The World Council of Credit Union’s youth programme has launched a ‘10,000 Strong!’ campaign in a bid to form the largest global network of young credit union professionals.
The World Council’s Young Credit Union Professionals network (WYCUP) began as a scholarship programme and now offers a platform for young credit union professionals and their advocates to connect internationally.
The campaign encourages people to join the WYCUP Affiliates Network and Council, which are open to all young credit union professionals and their advocates.
The WYCUP Affiliates Council is a monthly roundtable discussion among leadership from networks around the world, as well as advocates for young people in jurisdictions where formal networks do not currently exist.
With the launch of the 10,000 Strong! campaign, WYCUP has redesigned its website and will convene the first monthly meeting of the WYCUP Affiliates Council on 16 February. That gathering will include up to 70 representatives from local networks around the world.
In 2021, the WYCUP Affiliates Council is aiming to:
- Strengthen communication channels between local networks
- Support the formation of new local networks
- Expand engagement opportunities and speaking roles for young people at virtual events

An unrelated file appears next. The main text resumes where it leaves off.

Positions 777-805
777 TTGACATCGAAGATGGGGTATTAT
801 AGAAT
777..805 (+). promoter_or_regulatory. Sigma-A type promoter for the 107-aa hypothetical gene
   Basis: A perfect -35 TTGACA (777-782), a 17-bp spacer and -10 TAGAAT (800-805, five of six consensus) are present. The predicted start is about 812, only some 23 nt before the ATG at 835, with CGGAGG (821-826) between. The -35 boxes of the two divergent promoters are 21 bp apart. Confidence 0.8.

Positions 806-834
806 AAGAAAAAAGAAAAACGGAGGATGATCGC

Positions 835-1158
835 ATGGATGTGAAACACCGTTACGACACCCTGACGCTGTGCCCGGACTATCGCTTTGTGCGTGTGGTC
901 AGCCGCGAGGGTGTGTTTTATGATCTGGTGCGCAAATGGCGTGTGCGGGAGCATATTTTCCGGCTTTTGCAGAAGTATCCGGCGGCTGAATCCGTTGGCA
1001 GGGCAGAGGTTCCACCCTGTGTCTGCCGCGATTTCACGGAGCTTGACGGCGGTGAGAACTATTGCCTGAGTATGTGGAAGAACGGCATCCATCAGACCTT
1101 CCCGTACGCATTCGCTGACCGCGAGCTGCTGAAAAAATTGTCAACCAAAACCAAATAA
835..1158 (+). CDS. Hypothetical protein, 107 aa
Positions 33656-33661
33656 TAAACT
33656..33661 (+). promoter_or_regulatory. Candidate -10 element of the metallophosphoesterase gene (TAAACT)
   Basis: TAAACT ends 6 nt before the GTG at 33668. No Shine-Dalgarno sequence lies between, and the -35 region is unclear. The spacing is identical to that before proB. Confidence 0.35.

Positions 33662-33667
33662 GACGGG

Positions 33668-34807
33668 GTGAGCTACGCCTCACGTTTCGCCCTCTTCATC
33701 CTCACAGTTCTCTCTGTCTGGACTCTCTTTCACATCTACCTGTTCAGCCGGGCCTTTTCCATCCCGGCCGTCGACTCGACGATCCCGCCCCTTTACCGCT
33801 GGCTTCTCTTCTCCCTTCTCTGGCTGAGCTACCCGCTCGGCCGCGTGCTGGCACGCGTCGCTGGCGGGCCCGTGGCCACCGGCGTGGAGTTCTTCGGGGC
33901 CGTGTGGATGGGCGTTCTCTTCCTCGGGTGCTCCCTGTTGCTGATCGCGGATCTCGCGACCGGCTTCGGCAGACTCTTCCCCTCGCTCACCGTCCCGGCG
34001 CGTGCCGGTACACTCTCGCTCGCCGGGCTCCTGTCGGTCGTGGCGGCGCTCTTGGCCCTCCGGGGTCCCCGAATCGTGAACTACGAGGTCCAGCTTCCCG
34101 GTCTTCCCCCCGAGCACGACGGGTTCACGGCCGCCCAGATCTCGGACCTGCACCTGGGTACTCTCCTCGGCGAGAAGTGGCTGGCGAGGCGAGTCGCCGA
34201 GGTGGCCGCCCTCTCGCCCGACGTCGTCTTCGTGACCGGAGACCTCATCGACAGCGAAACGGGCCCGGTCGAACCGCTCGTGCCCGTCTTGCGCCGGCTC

- Promote an exchange of ideas to develop shared resources.
Thomas Belekevich, WYCUP director, said: “This is an exciting time for WYCUP as we work to bridge the leadership gap. After a year of separation, we’re coming back together stronger than before.
“That strength comes from recognising that our local efforts have a global impact when we collaborate effectively. WYCUP is expanding horizons by empowering youth to be part of the solution and – in the process – strengthening the relevance of financial co-operatives in the eyes of young professionals and members everywhere.”
WYCUP is bridging the leadership gap as part of Worldwide Foundation for Credit Unions’ awareness and fundraising campaign called ‘Bridge the Gap,’ which aims to help the global credit union movement bridge four key inclusion gaps that have been further exposed by the COVID-19 pandemic.